A Louis XV Vernis Martin Bracket Clock

signed: Festeau Le Jeune à Paris

circa 1770

Wood with lacquer decoration (vernis martin), gilt-bronze

Height: 136 cm (53.5 inch)
Width: 54 cm (21.3 inch)
Depth: 28 cm (11 inch) Ref No: 1437

The clock case decorated overall with very fine ‘Vernis Martin’ lacquer paint with floral sprays and garlands. The waisted case with pierced foliate bronze mounts and surmounted by a foliate finial with a bird. On scroll feet, the bracked conformingly mounted and decorated with a scene with dogs. A fine three week going movement, striking half and full hours on a silvered bronze bell. Festeau Le Jeune became master in 1769. Clockcase and bracket are stamped by the ebenist ‘A. Gosselin’ (Antoine Gosselin 1731-1794, Paris, master in 1752), as well as the the stamp of the Parisian gilt ‘JME’.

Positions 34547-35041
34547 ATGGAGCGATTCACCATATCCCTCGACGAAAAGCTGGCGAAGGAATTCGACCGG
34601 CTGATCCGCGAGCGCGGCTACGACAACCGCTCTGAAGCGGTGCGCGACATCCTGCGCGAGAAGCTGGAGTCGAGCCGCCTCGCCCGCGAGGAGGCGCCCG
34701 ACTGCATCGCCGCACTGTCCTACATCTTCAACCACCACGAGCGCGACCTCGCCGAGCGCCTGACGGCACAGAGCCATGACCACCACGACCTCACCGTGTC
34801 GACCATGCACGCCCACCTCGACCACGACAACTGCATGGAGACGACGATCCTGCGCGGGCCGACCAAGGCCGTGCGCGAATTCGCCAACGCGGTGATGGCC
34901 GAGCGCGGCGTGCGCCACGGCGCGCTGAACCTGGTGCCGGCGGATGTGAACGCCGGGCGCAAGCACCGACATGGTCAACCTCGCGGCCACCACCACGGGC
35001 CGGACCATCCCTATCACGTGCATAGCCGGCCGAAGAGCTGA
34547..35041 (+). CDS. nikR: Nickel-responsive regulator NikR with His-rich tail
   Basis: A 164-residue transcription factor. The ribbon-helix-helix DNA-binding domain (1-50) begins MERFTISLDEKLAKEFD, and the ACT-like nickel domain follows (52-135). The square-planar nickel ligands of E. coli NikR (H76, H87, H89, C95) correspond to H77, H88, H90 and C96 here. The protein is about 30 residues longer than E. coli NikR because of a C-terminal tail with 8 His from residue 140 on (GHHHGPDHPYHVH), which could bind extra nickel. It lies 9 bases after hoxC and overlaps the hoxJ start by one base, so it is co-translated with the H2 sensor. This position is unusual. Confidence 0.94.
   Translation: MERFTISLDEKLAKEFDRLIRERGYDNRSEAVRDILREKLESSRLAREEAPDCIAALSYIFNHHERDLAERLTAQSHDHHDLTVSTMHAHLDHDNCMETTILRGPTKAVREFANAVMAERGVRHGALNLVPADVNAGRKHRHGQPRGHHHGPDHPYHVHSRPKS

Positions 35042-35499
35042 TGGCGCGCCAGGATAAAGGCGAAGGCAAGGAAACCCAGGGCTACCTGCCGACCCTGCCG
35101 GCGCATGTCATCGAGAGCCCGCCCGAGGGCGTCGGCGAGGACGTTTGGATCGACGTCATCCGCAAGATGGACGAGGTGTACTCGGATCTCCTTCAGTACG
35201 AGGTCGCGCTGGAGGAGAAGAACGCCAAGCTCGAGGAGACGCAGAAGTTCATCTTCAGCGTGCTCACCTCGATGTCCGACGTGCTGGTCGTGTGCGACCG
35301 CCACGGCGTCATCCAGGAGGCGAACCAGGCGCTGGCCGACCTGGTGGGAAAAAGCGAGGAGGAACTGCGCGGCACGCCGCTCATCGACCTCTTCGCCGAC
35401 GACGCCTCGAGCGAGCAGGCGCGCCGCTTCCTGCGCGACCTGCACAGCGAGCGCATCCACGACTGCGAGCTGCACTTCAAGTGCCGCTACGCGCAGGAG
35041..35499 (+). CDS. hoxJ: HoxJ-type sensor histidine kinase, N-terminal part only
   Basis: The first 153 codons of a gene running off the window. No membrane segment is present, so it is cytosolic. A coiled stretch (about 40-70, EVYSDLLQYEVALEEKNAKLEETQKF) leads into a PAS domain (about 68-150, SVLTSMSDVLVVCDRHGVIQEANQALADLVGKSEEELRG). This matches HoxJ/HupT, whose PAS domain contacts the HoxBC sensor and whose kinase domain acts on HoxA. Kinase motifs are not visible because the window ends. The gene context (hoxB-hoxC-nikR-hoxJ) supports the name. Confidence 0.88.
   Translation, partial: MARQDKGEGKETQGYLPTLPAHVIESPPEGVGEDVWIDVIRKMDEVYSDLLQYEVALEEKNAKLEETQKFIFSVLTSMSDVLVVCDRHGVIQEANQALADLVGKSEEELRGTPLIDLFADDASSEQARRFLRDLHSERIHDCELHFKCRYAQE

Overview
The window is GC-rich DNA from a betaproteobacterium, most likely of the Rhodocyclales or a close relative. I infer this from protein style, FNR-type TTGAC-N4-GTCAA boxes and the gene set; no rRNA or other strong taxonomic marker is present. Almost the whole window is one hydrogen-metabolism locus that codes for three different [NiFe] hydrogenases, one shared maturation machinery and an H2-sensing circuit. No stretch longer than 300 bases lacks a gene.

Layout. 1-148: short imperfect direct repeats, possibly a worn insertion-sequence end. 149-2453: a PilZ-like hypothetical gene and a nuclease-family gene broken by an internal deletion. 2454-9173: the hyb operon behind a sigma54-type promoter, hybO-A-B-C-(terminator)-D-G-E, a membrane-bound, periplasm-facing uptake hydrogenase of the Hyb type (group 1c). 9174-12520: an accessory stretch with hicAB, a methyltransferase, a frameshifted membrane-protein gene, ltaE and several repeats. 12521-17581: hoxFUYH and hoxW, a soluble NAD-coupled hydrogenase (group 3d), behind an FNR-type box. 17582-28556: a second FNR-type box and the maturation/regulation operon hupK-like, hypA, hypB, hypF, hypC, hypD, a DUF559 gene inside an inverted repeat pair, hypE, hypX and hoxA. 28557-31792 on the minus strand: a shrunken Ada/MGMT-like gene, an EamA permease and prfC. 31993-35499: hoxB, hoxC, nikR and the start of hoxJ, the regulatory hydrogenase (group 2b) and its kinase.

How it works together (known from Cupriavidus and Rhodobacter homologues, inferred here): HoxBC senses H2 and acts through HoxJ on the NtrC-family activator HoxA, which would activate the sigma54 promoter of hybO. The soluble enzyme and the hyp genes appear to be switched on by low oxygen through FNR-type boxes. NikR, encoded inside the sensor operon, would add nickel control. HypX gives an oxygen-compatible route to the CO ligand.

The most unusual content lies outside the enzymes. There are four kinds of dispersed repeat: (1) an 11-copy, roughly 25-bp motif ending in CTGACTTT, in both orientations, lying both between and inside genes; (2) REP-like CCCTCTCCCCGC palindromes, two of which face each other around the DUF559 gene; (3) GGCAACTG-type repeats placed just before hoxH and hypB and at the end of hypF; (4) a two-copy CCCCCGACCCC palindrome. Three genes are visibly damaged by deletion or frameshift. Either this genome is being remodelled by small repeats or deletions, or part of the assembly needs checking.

In French interior design, Vernis Martin is a type of lustrous lacquer substitute widely used in the 18th century to decorate a wide variety of items from furniture and coaches to such personal articles as fans and snuffboxes. The technique was named after the French brothers Guillaume and Etienne-Simon Martin, who perfected the process, but covers work by other craftsmen as well. Highly praised by Voltaire, it was developed to imitate East Asian lacquerware being imported into France during the Louis XV period. Vernis Martin was made in several colours, green and a golden red being the most characteristic.